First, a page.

Previously, the pill required a prescription for girls aged 16 or under. In 2011, Health and Human Services secretary Kathleen Sebelius made a controversial move, blocking an FDA recommendation that the pill be available over-the-counter to anyone.

Last week, the Supreme Court heard oral arguments in Hobby Lobby v. Sebelius, a case that challenges the Affordable Care Act’s (ACA) birth control mandate on the grounds that it supposedly restricts the religious freedom of Hobby Lobby, an arts and crafts chain store. The company opposes offering health insurance to cover emergency contraceptives, arguing that they induce abortions (they don’t!). But recent investigations into the company’s finances suggests that this court case is just the tip of the iceberg when it comes to the company’s larger effort to fund discriminatory policies at a national level.

Even as the national craft chain fought the Obamacare mandate compelling emergency contraception, the company was investing millions of dollars of an employee retirement plan into companies that produced those very same contraceptive products. This revelation, first reported by Mother Jones’ Molly Redden on Tuesday, is based in large part on paperwork filed by the company with the Department of Labor several months after the challenge was filed in the court system.

It just may be one of “the most stunning example of hypocrisy in my lifetime,” Forbes contributor Rick Ungar wrote.

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Tuesday hilarity: Sibelius says no job loss under Obamacare

It seems as if Sebelius doesn’t care what the facts are. She is now hilariously claiming that there will be no job loss at all under Obamacare. I wonder if she is aware of the fact that the CBO recently estimated that there will be 2.5 million jobs will be lost because of Obamcare (revised up from a measly 800,000). My guess is she knows full well and is choosing to lie about it.

From Politico:

Health and Human Services Secretary Kathleen Sebelius says there is “absolutely no evidence” that the Affordable Care Act will drive down employment, despite a report from the Congressional Budget Office released Feb. 4 predicting fewer people would be working.

“There is absolutely no evidence, and every economist will tell you this, that there is any job-loss related to the Affordable Care Act,” Sebelius told reporters in Orlando, Fla., on Monday.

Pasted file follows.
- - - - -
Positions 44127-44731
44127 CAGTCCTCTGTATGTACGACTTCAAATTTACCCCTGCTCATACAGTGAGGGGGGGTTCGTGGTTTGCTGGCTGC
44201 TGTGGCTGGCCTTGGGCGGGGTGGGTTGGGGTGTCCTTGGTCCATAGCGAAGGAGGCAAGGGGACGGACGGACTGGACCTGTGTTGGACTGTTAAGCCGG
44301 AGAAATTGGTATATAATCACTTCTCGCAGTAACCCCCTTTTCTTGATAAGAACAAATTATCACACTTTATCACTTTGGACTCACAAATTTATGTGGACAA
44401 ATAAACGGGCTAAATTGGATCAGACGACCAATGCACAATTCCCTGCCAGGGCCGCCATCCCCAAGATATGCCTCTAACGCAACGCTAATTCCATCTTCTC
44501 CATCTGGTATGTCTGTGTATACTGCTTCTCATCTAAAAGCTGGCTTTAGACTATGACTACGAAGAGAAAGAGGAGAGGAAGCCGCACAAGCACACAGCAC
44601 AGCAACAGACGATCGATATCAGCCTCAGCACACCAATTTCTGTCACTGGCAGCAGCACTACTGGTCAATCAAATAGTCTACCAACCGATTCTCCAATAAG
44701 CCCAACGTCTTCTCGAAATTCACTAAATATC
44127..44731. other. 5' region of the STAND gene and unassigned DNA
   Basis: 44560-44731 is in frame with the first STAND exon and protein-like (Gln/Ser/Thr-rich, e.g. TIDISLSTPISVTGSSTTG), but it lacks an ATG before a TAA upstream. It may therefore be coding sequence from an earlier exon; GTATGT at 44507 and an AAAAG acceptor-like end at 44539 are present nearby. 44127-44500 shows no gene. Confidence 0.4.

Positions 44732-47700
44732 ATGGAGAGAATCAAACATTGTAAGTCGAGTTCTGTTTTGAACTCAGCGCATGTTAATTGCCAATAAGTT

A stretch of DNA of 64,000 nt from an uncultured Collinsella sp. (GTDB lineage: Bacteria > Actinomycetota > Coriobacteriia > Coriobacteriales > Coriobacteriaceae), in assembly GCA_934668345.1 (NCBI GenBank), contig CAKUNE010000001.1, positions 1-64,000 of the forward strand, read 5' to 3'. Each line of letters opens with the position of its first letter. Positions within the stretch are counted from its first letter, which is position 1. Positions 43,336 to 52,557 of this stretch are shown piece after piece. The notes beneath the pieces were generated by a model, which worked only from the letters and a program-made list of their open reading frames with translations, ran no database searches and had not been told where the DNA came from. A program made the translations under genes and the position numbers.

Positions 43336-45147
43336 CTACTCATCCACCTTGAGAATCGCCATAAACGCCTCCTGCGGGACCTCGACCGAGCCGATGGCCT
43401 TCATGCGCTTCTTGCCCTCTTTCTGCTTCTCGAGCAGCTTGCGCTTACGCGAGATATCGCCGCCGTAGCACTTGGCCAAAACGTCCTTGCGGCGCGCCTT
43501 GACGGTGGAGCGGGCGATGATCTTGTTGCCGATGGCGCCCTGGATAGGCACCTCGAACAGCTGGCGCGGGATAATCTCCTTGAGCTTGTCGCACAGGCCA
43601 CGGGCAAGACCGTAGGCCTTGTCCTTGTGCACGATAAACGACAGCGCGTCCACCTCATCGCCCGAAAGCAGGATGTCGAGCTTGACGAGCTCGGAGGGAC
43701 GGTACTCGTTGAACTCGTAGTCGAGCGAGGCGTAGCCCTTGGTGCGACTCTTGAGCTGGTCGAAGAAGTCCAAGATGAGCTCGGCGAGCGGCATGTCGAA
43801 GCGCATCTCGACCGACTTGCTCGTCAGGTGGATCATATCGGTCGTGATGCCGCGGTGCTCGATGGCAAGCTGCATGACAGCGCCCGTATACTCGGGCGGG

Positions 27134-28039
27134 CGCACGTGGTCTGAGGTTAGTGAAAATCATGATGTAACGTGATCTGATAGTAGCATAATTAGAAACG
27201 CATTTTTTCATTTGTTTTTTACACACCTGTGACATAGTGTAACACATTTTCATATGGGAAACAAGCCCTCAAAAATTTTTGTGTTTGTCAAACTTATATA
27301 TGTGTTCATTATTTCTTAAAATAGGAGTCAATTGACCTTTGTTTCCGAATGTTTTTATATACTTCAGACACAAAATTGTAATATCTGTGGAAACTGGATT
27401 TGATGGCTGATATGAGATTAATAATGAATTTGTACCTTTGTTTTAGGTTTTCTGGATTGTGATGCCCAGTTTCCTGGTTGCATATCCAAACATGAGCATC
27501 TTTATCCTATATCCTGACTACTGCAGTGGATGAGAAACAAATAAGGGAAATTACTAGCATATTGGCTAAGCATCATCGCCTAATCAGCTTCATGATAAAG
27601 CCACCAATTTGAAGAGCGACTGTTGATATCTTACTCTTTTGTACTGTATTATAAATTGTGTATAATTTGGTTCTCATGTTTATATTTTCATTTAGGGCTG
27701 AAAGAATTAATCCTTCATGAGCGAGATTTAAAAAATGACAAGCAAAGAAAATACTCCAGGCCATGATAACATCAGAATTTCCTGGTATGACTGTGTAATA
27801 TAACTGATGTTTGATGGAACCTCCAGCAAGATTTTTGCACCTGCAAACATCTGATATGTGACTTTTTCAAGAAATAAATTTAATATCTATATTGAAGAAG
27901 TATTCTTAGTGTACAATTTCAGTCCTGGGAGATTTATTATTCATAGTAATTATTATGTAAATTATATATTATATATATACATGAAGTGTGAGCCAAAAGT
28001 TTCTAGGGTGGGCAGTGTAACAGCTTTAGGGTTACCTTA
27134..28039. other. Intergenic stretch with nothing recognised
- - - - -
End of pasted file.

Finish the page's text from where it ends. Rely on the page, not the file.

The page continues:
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"Every economist" (Except for those working for the same government she works for — I’m literally laughing out loud while typing this). That sounds eerily similar to the desperate "the science is settled" global warming argument that comes from the left. "There’s no reason to talk about it. Everybody knows X, Y and Z is true."

She’s asking us to ignore logic, data, facts, our personal experiences and the awful CBO reports and believe her. Riiiiiight. We should totally do that

Plan B-One Step, the so-called “morning after pill,” won’t be made available over the counter to girls younger than 17, regardless of a previous Food and Drug Administration recommendation, according to a statement by U.S. Department of Health & Human Services Secretary Kathleen Sebelius.

In a surprise move, Sebelius invoked her authority as the agency’s head to overrule the recommendation of the FDA’s Center for Drug Evaluation and Research — and the conclusions drawn by FDA Commissioner Margaret Hamburg, according to statements issued today.

The move drew swift condemnation from reproductive health activists:

“We are outraged that this administration has let politics trump science,” said Kirsten Moore, president and CEO of the Reproductive Health Technologies Project in Washington, D.C. “There is no rationale for this move. This is unprecedented, as evidenced by the commissioner’s own letter.”

How the Case of the Amish Farmer Could Doom Hobby Lobby’s Claims

Edwin Lee was a Pennsylvania Amish farmer and carpenter. God smiled on his labors, and he hired fellow Amish to work on his farm and in his shop.  Naturally he paid them—after all, Scripture tells us that the laborer is worthy of his hire. But beginning in 1970, Lee refused to pay the Social Security payroll tax on his workers’ wages the government said he owed.  Amish do not believe in social insurance, based on language in Paul’s First Letter to Timothy: “If any provide not for his own, and specially for those of his own house, he hath denied the faith, and is worse than an infidel.”

The Internal Revenue Service took a different view, and in 1981 Lee’s case ended up in front of the United States Supreme Court. 

If the current Court concerns itself with precedent (which I have come to doubt), United States v. Lee should play a large role in the deliberations over Sebelius v. Hobby Lobby and Conestoga Wood v. Sebeliusthe cases, to be argued March 25, that will decide whether for-profit corporations can exempt themselves on religious grounds from the contraceptive-coverage requirements of the Affordable Care Act.

Read more. [Image: Hansol/Flickr]